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Architecture Roadmap: MVC

When building anything for the web, you have to become proficient at frontend technologies. Ultimately this means HTML, CSS, and Javascript, but rarely are websites built with just those three things anymore (certainly not anything data-driven, which is to say, basically everything). What’s more likely is that a framework is used that makes it easy to render those things out to a user’s browser. In the .NET world, this usually comes down to a decision between two things: ASP.NET Webforms or ASP.NET MVC.

 

Perception is Everything

Similar to our new responsive storefront, one of the biggest, and loudest, questions partners and customers have asked us is “When are you going to MVC?”. You see, even though webforms isn’t going anywhere and is still a viable frontend framework, it’s generally considered “old and dying”. The perception is that if you haven’t moved from webforms to MVC, then you’re wrong. In other words, keep up with the times or customers will look for alternatives.

 

The Old College Try

We actually thought we had this nailed down a few releases ago, but we scuttled it late in its cycle because the quality and performance wasn’t where it needed to be. Many factors contributed to that decision, but it should be known the *least* determining factor was MVC itself.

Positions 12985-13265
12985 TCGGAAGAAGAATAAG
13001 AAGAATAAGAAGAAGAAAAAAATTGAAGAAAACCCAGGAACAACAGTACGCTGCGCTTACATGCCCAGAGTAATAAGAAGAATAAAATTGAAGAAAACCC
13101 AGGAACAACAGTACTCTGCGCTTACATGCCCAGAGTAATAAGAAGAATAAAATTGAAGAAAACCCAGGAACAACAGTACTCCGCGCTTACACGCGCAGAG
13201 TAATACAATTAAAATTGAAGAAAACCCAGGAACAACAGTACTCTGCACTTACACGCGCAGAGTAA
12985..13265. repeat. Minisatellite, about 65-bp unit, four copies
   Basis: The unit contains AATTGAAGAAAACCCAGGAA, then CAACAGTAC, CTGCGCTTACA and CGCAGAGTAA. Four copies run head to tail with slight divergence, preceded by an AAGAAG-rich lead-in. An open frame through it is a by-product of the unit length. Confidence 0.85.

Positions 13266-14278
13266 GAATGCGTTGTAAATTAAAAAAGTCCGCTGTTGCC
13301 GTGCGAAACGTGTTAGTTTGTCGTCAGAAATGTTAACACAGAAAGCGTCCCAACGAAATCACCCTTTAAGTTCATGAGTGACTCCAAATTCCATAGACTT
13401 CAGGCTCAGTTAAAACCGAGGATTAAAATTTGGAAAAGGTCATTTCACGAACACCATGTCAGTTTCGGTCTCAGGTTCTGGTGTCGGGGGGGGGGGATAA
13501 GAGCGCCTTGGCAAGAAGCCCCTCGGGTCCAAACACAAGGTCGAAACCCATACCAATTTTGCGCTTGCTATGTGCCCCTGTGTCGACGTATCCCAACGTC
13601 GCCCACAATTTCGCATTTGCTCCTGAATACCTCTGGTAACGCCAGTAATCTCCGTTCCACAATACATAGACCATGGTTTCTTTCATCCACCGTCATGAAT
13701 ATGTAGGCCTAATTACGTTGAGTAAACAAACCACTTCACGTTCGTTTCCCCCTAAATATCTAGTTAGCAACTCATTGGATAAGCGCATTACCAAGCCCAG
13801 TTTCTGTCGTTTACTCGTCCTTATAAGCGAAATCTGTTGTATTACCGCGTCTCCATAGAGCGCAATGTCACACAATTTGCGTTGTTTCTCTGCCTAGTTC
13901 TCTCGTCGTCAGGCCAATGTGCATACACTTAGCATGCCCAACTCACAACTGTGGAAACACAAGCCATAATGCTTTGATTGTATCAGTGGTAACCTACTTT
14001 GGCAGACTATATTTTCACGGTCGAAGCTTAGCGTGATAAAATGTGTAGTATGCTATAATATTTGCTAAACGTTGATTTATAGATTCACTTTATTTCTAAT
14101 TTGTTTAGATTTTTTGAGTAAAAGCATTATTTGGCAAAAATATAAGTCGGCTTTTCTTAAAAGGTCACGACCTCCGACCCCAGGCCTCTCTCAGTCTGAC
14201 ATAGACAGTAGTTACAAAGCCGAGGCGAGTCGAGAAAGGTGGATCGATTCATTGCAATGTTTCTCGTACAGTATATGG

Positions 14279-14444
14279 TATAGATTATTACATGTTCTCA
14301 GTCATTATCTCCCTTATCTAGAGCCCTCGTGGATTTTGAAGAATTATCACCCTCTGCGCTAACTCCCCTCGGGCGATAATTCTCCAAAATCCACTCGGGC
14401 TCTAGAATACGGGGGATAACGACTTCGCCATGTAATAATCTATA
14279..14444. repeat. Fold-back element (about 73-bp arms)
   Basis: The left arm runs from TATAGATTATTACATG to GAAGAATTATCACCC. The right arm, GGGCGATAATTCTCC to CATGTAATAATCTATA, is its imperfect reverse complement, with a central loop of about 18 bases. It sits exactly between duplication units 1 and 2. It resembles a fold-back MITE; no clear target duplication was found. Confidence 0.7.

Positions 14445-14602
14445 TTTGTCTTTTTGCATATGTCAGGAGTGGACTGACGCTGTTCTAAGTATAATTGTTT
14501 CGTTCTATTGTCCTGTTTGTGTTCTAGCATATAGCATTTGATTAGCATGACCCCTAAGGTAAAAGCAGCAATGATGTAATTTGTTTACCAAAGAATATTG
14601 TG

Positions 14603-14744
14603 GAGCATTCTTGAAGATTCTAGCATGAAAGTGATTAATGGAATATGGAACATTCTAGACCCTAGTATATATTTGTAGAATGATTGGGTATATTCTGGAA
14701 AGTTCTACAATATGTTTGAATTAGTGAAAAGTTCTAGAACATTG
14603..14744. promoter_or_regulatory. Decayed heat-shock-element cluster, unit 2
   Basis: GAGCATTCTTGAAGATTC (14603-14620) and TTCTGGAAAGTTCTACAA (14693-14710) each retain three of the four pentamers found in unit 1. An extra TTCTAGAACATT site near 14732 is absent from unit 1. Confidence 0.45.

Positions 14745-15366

Having put that behind us, we’ve made a number of architectural improvements since then that allowed us to revisit MVC and approach it from an entirely different angle. The result is nothing short of staggering. The design is thin, clean, and very easy to maintain and extend, and because all the real work happens behind our API, performance is through the roof.

 

Cross It Off the List

From a roadmap perspective, being able to check MVC off the list is a major accomplishment. It not only provides a vastly improved out-of-box experience for our customers and partners, but also provides them an exact blueprint for how they can implement their own ecommerce storefronts.